Hindi cinema is a treasure trove of films that depict families.
But Bollywood has also thankfully realised that films can be much more than just using the families just as a metaphor in order to build up artificial drama to lure the audiences to the theatres.
What's more, the industry boasts of films that range from Mother India (1957) to Karan Arjun (1995) to Kabhi Khushi Kabhi Gham (2001) and Titli (2015).
So when filmmaker Manmohan Desai told the viewers he would fool them - from the very first scene of his 1977 film, Amar Akbar Anthony - no one stopped him. His story, a simple tale about the importance of secularism based on three children who are separated on Independence Day and are raised in separate religious environments to be reunited again, is a cult classic.
But few can weave tales about families the way Hrishikesh Mukherjee could. Families in his movies weren't always related. He showcased the great bond between Amitabh Bachchan and Dharmendra in Chupke Chupke and again, with Amitabh Bachchan and Rajesh Khanna in Aanand. He had the viewers rooting for the 'extended families.'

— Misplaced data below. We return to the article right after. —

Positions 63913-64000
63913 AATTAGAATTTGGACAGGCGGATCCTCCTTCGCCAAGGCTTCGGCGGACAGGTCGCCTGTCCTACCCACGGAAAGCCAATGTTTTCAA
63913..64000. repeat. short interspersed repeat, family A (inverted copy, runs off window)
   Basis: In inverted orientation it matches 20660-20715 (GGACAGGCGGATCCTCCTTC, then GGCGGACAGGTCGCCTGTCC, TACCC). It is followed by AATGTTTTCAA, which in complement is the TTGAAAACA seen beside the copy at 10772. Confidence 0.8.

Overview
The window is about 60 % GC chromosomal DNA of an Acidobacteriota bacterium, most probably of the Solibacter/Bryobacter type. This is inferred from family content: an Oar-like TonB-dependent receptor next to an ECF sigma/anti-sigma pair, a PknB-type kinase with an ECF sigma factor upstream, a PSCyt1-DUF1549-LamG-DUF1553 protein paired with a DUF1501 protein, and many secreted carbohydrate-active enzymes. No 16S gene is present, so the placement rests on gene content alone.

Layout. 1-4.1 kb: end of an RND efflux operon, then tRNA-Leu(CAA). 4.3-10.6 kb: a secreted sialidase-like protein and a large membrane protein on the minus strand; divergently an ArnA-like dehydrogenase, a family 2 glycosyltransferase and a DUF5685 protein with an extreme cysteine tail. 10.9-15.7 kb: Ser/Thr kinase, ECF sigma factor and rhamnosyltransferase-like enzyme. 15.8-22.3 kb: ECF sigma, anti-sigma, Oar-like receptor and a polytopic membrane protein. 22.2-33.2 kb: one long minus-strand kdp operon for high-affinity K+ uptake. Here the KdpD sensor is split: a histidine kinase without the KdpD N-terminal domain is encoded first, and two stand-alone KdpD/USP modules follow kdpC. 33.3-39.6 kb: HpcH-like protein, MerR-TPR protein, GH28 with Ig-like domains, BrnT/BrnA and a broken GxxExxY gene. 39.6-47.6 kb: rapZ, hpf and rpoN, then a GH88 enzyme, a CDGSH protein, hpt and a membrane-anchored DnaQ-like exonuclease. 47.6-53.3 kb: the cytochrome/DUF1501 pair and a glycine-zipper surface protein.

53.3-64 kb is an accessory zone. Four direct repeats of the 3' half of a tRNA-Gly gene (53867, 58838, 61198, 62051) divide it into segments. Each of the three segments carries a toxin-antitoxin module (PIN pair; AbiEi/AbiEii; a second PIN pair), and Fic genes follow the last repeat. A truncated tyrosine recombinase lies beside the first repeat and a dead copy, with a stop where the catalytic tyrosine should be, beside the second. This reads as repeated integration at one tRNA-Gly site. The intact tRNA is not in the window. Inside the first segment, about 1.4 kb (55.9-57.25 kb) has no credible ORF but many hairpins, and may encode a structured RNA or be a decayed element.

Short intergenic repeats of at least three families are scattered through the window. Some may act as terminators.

Amitabh Bachchan will vouch for the evolution of the portrayal of families in Bollywood. A look at his filmography will reveal the sheer number of roles he has played in a bouquet of stories based on families.
From his famous argument with brother Shashi Kapoor over 'mere paas maa hai' in Deewar (1975) to playing a father to Shah Rukh Khan in Kabhi Khushi Kabhie Gham, Big B has been played a crucial part of the evolving on screen families in Hindi cinema.
Satte Pe Satta, Hum, Agneepath, Parvarish, Aakhiri Raasta, Roti Kapda Aur Makaan, Namak Halal, Baghban, Waqt, Mohabbatein, Paa and the most recent Piku, most of Big B's choice of Bollywood films are based on families.
While the older ones remain more or less on the same canvas of painting families with the colours of poverty and dramatic realities, the new ones like Paa and Piku experiment with unconventional settings.
But when it comes to showcasing privileged families, few can beat the filmmaking style of Sooraj Barjatya, Yash Chopra and Karan Johar.
The stunning larger-than-life families who spin three-hour long tales about a mix of celebrations, festivities, colour and all kinds of extravagance, while chasing a thin plot all along.
Take a look at the films on families in Bollywood: Hum Aapke Hain Koun, Hum Sath Sath Hain, Dilwale Dulhania Le Jayege, Kabhie Kabhie, Chandni, Veer Zaara, Kuch Kuch Hota Hai, My Name Is Khan, Kabhi Alvida Na Kehna, Sansaar, Jamai Raja, Ghar Ho Toh Aisa, Biwi Ho Toh Aisi, Swarg, Jaisi Karni Waisi Bharni, Jai Ho, 2 States, Dilwale.
That list doesn't even begin to cut it. But well Bollywood will never get bored of depicting the family on screen. Because as Salman Khan put it in the recent Prem Ratan Dhan Payo, "Har family mein problem hai... par woh khush naseeb hai jinki family hoti hai".